Cheyenne’s Story

An #Upstander shares how bullying caused harm to her and how it may have contributed to the isolation of her bully.

When I was in 8th grade, I would have never predicted how intolerable my high school career would be.

I was always the chubby girl who died her hair different colors and wore tons of black. I put myself out there as different in a school where being Caucasian was the minority.

Looking back, I feel guilty for not just fitting in, but I experience depression, so my mind takes me to some dark places.

My bully was after me for months. He was a friend of some of my friends so he was always around calling me fat, ugly, stupid. He was telling me that no one will ever want me, and any little thing I did around him was always followed by a rude comment.

I didn’t want to lose my friends, but I also was so tired of being constantly knocked down.

I’m already a shy, sensitive person, and he absolutely loved tearing me apart.

In the middle of my eight grade year, I fractured my ankle and was put on crutches for two weeks.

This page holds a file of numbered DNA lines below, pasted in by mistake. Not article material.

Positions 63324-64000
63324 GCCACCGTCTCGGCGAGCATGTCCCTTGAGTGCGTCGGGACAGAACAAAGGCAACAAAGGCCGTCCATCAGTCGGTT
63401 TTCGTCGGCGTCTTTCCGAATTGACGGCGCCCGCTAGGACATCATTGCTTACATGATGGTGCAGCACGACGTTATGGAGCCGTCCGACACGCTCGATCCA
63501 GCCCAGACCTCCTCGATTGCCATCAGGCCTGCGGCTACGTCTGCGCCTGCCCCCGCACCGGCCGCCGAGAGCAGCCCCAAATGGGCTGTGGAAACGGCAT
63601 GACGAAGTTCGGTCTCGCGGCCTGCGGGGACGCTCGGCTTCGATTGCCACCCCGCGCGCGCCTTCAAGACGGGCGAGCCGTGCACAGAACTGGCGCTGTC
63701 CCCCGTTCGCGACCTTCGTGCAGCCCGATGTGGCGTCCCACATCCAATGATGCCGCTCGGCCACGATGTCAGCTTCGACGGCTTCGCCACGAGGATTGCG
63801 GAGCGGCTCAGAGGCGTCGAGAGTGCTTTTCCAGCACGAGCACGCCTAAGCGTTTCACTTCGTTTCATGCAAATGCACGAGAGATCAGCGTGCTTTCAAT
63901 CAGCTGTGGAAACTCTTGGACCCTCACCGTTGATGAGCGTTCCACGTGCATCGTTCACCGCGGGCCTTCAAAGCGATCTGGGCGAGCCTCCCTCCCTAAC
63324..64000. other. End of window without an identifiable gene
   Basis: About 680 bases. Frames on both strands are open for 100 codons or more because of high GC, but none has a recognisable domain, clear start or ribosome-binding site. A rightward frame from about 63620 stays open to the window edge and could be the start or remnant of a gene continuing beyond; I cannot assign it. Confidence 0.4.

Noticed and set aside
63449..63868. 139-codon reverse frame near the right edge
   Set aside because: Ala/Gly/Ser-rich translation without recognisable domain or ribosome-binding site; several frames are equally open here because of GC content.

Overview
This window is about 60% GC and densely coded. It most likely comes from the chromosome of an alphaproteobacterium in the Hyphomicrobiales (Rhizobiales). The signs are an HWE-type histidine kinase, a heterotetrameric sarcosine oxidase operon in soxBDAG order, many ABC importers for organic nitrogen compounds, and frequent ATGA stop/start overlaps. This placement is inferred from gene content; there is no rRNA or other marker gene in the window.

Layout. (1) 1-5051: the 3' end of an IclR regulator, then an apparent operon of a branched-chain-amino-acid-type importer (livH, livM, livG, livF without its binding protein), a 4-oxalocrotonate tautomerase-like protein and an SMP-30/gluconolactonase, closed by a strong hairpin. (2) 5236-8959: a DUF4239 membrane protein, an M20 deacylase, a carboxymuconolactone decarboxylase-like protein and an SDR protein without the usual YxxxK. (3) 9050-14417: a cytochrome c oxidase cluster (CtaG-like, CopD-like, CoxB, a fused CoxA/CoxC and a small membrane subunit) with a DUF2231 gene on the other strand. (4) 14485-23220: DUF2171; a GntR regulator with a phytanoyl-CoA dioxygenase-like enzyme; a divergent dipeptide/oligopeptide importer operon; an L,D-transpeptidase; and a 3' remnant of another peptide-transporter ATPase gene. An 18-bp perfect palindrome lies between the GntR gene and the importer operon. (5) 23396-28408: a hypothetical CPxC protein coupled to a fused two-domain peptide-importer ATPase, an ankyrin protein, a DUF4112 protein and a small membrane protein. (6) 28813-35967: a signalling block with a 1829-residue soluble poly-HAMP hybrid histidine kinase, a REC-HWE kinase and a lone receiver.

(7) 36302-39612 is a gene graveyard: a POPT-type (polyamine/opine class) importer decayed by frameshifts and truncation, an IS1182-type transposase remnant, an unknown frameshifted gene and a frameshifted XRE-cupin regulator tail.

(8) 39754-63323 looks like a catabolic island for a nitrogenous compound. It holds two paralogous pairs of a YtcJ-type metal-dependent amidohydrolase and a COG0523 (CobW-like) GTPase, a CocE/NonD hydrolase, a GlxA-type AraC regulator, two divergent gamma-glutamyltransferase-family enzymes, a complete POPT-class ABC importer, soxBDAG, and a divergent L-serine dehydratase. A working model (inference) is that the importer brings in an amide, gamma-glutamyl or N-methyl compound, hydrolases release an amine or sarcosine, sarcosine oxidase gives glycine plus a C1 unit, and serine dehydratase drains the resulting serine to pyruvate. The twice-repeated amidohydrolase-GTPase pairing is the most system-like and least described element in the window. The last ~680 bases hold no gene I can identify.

After school one day we were just standing by our lockers when my bully comes up and asks if I tripped over a box of Twinkies.

That day, I went home and cried, not knowing the situation on the other side.

After eighth grade, we went to different high schools. I hadn’t heard from him until I learned about his suicide.

I later learned his mom left and his dad was a drunk who went to jail while he was a teenager. His dad ended up causing a car collision that involved a child on a bike, then he was charged with involuntary manslaughter. All he really had was his grandmother, but she was getting older. I’m sure he would have been heartbroken if anything were to happen to her.

He took his life on Christmas in his grandmother’s house so he’ll never know the feeling of losing his grandmother.

I came to the conclusion that my bully was so much more tortured than I was.

Recently, I learned that bullying is a matter of self reflection. It’s not the fact that your overweight or worthless. It’s where that bully’s mind is at. If he had a problem at home, he probably teased me more. I may never know the real situation. But it absolutely turned my perspective around.

The views or experiences expressed are solely those of the contributor or interview subject and do not represent the views of the Tyler Clementi Foundation, its staff or board. If you have any questions or concerns regarding the material, please contact the Tyler Clementi Foundation, and we appreciate your support and commitment to end bullying starting on #Day1.